Prospective relations between kindergarteners' executive function skills and their externalizing and internalizing behaviors

Kirsten A Quistberg, Ulrich Mueller
Clinical Neuropsychologist 2019 April 12, : 1-18

OBJECTIVE: Executive function difficulties have been identified as a transdiagnostic mechanism for the development of psychological disorders; however little is known about the relations between executive function and internalizing and externalizing behavior patterns, especially in young children. To address this gap in the literature, the current study examined the reciprocal relations between internalizing and externalizing behaviors and two component processes of executive function, inhibition, and working memory.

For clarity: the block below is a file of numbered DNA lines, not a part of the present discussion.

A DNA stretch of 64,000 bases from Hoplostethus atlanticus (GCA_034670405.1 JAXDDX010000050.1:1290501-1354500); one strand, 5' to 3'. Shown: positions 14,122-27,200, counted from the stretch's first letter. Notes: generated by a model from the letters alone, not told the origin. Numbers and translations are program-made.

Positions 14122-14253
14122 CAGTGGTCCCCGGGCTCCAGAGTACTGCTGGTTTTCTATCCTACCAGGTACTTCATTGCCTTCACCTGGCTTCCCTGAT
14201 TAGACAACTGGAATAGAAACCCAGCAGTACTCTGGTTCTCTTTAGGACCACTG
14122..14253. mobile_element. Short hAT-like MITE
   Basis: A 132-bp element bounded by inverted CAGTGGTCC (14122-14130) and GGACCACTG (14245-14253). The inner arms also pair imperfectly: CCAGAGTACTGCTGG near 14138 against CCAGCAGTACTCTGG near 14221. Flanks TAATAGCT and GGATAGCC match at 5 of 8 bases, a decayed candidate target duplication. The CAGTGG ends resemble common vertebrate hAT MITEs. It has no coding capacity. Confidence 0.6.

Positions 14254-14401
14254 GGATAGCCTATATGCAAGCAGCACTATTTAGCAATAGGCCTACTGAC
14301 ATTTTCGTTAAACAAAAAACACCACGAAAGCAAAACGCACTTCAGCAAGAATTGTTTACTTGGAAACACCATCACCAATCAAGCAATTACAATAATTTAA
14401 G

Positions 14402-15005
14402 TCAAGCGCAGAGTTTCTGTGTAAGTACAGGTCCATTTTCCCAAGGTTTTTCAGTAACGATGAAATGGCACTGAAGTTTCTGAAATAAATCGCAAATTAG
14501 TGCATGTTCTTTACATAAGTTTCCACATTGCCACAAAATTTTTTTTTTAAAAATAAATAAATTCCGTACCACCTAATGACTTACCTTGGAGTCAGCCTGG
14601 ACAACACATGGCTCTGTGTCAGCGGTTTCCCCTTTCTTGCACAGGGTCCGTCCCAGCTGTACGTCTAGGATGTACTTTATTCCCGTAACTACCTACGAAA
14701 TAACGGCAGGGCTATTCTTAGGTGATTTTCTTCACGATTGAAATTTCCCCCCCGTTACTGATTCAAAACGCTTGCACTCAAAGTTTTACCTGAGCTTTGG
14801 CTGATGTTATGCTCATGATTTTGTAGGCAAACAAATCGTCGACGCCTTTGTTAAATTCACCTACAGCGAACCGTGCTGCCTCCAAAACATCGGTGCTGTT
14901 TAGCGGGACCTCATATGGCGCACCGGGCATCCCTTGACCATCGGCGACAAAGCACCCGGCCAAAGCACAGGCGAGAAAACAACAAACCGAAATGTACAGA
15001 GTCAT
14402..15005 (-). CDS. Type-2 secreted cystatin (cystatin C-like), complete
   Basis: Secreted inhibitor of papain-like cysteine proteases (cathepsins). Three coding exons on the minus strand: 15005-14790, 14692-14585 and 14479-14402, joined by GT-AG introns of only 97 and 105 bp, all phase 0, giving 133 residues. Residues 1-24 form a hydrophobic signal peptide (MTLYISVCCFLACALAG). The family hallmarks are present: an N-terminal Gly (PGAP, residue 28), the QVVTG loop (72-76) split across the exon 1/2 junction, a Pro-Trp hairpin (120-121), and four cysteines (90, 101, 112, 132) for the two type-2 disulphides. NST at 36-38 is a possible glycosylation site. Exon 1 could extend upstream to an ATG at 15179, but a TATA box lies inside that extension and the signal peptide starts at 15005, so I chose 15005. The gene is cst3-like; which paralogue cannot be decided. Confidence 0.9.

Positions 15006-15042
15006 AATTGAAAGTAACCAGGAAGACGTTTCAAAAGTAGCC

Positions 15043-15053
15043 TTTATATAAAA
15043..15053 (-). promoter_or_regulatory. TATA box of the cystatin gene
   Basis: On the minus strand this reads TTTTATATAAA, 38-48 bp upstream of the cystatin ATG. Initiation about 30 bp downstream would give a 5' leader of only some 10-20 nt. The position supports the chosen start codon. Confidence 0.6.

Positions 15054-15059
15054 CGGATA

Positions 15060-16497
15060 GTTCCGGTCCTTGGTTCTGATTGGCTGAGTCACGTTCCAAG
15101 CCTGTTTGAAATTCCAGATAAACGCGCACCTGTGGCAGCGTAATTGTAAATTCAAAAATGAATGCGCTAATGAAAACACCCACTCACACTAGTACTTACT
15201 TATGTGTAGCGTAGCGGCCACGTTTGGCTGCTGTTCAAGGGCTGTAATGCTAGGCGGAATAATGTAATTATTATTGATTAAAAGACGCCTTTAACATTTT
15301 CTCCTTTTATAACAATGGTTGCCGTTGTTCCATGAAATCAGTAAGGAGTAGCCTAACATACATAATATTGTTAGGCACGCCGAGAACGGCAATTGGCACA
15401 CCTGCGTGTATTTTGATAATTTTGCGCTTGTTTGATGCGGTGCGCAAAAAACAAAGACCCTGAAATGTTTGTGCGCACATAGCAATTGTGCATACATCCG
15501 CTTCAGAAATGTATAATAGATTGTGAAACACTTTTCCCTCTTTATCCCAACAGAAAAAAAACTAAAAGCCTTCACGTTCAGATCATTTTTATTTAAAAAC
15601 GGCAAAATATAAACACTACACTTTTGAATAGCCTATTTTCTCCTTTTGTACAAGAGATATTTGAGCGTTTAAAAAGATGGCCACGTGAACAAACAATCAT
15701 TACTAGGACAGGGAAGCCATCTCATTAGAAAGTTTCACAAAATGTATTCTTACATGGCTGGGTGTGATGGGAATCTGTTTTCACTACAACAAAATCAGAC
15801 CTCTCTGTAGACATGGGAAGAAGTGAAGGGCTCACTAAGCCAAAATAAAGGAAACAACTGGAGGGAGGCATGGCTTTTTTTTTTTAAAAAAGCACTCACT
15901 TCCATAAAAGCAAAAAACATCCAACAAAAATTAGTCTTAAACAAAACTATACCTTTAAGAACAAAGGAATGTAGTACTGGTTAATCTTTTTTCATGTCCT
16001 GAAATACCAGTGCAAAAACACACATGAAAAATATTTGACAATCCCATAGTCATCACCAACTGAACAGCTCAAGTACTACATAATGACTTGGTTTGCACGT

METHOD: Sixty-nine five- and six-year old children were included in the current study. Maladaptive behaviors were measured using the Social Skills Rating Scale (SSRS). Inhibition was assessed using commission errors in the Preschool Continuous Performance Task (P-CPT), and working memory was measured using the Boxes task.

RESULTS: Results demonstrated a significant reciprocal relationship between externalizing behavior and inhibitory control (commission errors on the P-CPT), as well as between working memory and internalizing behaviors.

CONCLUSION: The results have important implications for the development of early intervention programs. Suggestions for future research and limitations of the current work are discussed.

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